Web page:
Entrepreneursheep and context: when entrepreneurship is greater than entrepreneurs.
Anderson, Alistair R.
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GADDEFORS, J. and ANDERSON, A.R. 2017. Entrepreneursheep and context: when entrepreneurship is greater than entrepreneurs. International journal of entrepreneurial behaviour and research [online], 23(2), pages 267-278. Available from: https://doi.org/10.1108/IJEBR-01-2016-0040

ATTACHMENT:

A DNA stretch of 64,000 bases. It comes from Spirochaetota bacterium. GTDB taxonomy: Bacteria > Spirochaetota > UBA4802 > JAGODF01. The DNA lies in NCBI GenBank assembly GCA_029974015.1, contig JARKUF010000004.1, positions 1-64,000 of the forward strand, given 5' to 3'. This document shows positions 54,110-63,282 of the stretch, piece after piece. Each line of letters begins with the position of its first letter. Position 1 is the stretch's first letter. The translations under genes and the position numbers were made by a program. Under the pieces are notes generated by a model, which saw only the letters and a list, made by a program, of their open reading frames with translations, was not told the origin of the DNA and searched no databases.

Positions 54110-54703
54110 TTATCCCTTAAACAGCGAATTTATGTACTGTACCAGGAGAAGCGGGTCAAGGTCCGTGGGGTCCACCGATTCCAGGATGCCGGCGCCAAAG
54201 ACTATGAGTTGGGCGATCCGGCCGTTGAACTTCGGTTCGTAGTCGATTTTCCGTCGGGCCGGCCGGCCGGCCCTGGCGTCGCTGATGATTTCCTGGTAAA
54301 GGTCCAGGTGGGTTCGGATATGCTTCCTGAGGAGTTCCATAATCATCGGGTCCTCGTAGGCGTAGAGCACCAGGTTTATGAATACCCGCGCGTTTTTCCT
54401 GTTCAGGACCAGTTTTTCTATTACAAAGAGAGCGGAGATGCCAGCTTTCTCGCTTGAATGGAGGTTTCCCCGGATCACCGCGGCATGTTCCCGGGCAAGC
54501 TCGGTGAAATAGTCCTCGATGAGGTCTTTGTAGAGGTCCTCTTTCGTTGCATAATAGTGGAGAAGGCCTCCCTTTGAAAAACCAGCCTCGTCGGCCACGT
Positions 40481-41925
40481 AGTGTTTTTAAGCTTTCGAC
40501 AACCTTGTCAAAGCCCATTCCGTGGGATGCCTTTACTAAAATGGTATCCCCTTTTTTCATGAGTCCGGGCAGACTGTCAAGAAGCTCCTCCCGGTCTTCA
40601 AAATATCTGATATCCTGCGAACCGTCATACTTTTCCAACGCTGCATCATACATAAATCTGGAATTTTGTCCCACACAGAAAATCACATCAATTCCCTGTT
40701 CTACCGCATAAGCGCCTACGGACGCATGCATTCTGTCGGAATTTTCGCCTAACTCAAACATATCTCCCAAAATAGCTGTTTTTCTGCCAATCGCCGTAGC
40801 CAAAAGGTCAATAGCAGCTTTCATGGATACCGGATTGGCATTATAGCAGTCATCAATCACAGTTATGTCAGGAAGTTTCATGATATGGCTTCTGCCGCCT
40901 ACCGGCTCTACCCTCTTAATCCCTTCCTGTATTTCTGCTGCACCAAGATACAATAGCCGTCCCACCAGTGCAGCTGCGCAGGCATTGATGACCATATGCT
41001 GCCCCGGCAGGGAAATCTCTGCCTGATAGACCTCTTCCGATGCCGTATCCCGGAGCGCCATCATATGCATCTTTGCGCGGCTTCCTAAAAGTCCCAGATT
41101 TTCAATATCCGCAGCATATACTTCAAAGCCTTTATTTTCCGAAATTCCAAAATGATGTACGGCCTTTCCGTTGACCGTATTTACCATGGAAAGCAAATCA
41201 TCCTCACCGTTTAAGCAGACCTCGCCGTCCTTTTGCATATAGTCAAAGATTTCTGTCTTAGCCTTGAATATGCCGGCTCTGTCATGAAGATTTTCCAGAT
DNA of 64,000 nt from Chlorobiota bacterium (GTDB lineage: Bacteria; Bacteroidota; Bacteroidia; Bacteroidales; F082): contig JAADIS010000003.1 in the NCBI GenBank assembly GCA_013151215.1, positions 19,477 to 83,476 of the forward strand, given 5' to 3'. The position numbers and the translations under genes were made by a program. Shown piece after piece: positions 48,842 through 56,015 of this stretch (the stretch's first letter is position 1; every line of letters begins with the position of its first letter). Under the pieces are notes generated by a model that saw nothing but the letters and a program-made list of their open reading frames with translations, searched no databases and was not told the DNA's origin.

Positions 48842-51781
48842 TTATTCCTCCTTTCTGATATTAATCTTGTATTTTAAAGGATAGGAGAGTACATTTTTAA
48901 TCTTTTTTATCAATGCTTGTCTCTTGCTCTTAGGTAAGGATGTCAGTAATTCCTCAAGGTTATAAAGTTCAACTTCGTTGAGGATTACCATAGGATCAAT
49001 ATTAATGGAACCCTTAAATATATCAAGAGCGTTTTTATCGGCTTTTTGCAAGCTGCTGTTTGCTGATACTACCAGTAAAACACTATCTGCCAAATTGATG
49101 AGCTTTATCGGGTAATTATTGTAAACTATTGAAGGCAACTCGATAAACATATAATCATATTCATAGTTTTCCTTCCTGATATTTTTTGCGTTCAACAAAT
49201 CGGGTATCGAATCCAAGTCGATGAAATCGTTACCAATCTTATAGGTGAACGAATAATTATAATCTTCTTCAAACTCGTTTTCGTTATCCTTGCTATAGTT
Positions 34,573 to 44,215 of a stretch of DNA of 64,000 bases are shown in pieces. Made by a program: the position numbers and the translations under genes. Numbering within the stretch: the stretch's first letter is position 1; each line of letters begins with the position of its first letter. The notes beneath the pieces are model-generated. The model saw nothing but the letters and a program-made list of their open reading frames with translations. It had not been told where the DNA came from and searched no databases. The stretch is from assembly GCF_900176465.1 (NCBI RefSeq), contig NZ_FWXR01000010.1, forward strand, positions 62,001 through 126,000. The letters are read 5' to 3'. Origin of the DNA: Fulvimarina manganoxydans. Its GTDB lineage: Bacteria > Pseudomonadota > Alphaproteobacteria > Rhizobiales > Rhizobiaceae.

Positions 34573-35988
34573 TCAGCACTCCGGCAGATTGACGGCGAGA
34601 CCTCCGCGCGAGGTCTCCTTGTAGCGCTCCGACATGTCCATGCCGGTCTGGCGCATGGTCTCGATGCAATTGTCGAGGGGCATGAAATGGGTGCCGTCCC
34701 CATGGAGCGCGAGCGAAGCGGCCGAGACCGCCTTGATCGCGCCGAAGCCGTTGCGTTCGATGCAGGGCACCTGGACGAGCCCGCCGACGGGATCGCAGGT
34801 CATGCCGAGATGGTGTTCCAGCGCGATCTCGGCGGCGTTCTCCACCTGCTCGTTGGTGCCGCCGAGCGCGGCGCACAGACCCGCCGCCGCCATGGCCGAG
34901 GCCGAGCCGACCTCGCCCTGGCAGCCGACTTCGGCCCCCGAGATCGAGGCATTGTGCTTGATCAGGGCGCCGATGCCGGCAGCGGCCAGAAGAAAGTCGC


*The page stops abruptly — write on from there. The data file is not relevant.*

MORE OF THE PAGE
Purpose - The purpose of this paper is to explain how context shapes what becomes entrepreneurial. Design/methodology/approach - The paper is part of a longitudinal study over ten years, an ethnographic work including interviews, participating in meetings and shadowing. Texts and voices boiled down to transcripts and notes were sorted in NVivo. The empirical material was presented as a simple, short story, with the aim to question established assumptions and relations. The paper propose context as the unit for analysis, instead of entrepreneurs and outcomes. This opened up the scale from a narrow individualism to a much broader appreciation of the entrepreneurship as shaped by social factors. Findings - The paper provides insights about how context determines entrepreneurship. It is not simply the context in itself, but the things that are going on in the context. What entrepreneurship does is to connect and thus create a raft of changes. The paper suggests that to depart from context as the unit of analysis will avoid the objectification of entrepreneurship and open up for discussing the becoming of entrepreneurship. The case illustrates how entrepreneurship is an event in a flow of changing circumstances. Entrepreneurship is formed from the context itself, rather than being individual or social; entrepreneurship appears simultaneously to be both. Entrepreneurship can and does exist in multiple states regardless of the observer and the observation. Originality/value - This paper fulfils an identified need to learn more about how entrepreneurship and context interact. It illustrates how context is more engaged in the entrepreneurial process than entrepreneurship theory acknowledges.